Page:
need more gear and a lot more talent(courtesytuxs)
If you're used to .9s on your electrics, I'd go with .10s for your acoustics - obviously that's just me, but I find keeping the gauges as similar as possible will make it easier to switch between your acoustic & electric guitars.

That reminds me, I need to stock up on strings so I guess I'll be seeing GuitarBitz this weekend....
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As you can see already, string choice is highly individual and folks will freely recommend whatever they happen to have on the guitar.
First thing you need to do is find out the gauge of the strings that are on the guitar. This is important since a major change might require an adjustment of the guitar.

If you don't know....Take it to the shop and they'll throw a micrometer on the strings and tell you what gauge they are.
Truth to tell, nearly any modern strings are just fine. In general...."Phosphor bronze" strings tend to have a somewhat-more-mellow tone and "brass" strings tend to be a little brighter.
The coated strings resist corrosion and crud for a long time.
Some claim the coating makes them sound dull.....Some don't. They do make the strings a little "slicker"....Lest finger-induced string noise.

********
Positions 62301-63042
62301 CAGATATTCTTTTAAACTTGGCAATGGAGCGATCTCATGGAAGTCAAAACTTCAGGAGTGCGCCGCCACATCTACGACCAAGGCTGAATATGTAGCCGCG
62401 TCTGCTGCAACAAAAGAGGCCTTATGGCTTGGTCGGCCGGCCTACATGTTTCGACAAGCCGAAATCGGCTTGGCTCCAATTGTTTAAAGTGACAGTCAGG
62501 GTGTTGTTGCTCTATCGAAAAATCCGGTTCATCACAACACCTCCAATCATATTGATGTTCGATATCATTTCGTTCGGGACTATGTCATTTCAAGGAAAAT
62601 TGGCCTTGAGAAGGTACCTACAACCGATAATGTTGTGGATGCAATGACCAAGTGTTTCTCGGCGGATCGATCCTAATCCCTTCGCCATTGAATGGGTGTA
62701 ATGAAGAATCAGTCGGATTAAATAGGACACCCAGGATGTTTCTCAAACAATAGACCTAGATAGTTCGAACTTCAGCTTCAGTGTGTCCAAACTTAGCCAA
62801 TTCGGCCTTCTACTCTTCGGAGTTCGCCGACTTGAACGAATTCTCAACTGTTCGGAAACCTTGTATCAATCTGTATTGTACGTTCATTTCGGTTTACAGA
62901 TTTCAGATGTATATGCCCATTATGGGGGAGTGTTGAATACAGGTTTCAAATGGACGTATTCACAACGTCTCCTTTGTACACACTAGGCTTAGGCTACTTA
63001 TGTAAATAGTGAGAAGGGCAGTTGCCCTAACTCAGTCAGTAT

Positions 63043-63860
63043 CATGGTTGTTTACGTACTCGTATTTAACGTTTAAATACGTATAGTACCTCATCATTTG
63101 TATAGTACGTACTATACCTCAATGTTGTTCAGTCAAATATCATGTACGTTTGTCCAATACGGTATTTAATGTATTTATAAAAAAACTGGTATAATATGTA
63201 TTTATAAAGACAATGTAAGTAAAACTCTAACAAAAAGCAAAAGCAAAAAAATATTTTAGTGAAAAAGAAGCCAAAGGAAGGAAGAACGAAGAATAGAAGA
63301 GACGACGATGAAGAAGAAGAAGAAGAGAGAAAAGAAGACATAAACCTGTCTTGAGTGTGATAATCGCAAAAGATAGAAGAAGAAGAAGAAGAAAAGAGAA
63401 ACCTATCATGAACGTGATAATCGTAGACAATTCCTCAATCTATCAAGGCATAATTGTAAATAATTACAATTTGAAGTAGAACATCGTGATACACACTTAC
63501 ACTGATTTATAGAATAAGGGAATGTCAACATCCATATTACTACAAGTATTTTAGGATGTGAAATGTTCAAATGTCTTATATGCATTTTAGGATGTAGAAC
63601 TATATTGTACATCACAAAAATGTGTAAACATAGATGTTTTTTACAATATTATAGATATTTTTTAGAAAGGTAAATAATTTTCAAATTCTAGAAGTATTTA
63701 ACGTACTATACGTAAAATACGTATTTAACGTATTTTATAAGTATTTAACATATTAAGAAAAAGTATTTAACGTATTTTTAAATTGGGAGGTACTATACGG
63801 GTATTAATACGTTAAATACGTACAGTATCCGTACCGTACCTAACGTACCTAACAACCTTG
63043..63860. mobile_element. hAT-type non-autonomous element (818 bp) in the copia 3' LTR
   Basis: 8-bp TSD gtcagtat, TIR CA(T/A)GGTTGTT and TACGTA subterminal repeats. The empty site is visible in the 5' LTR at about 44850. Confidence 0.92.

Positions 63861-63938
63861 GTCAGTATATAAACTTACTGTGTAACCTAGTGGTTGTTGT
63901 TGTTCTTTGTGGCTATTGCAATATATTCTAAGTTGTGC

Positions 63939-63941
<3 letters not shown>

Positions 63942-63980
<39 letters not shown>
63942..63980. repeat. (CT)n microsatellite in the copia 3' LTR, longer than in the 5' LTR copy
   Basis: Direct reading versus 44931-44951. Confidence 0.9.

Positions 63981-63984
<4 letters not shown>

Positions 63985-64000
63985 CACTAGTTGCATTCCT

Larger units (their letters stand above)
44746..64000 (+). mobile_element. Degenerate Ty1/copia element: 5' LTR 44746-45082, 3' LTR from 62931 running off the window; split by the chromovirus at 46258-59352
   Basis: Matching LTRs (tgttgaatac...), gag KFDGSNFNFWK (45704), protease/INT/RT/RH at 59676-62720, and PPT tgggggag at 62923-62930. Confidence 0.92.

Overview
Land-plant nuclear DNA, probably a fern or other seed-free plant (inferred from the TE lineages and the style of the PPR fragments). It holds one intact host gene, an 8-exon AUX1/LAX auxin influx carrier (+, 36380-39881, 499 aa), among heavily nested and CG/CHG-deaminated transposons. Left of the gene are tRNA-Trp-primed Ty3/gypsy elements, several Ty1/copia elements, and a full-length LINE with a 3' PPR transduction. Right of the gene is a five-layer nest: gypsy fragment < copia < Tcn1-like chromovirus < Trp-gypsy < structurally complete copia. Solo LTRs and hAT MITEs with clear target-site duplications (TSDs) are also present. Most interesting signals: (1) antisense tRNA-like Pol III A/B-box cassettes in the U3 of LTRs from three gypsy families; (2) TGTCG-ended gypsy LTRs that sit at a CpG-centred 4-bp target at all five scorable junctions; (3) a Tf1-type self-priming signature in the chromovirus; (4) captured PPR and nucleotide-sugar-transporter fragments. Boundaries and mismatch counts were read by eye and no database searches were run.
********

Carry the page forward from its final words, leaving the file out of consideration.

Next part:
You can't really go wrong with a major brand; D'Addario, Elixir, Martin... All good.
just discovered Elixir strings this week, They sound great, stay in tune and the tone is excellent. I have played guitar for many years now and nothing comes close to elixirs. I used to use D'Addario EJ 16 on my acoustic guitar now I use Elixir custom light/.011-.052.
Thank you very much guys for all your suggestions! Of course I know finding your right string brand and gauge is a journey, I've had mine with electric guitar in all this years, trying all brands and types and all. It's just that this guitar is not mine, and I have it just to record these tracks, and as quick as possible. I'll probably buy .10s, and phosphor ones, since I'll have to do rhythm so I'll prefer a full bodied tone rather than a sharp, brighter one in this case.
Quote by Guitarbitz

You also have the choice of material that the strings are made from. Choose between 80/20 Bronze - which gives bright, crisp, sharp tones - or Phosphor Bronze - which gives mellow, rounded, full bodies tones.

Not true, it's the phosphor bronze strings that sound brighter.
not to me or anyone i play with. i avoid 80/20 strings 'cause they're too bright for my taste.

Quote by happysad
Not true, it's the phosphor bronze strings that sound brighter.
Quote by Skeet UK
I just looked in my Oxford English Dictionary and under "Acoustic Guitar", there was your Avatar and an email address!
Quote by happysad
Not true, it's the phosphor bronze strings that sound brighter.
Oh really...?
Quote by patticake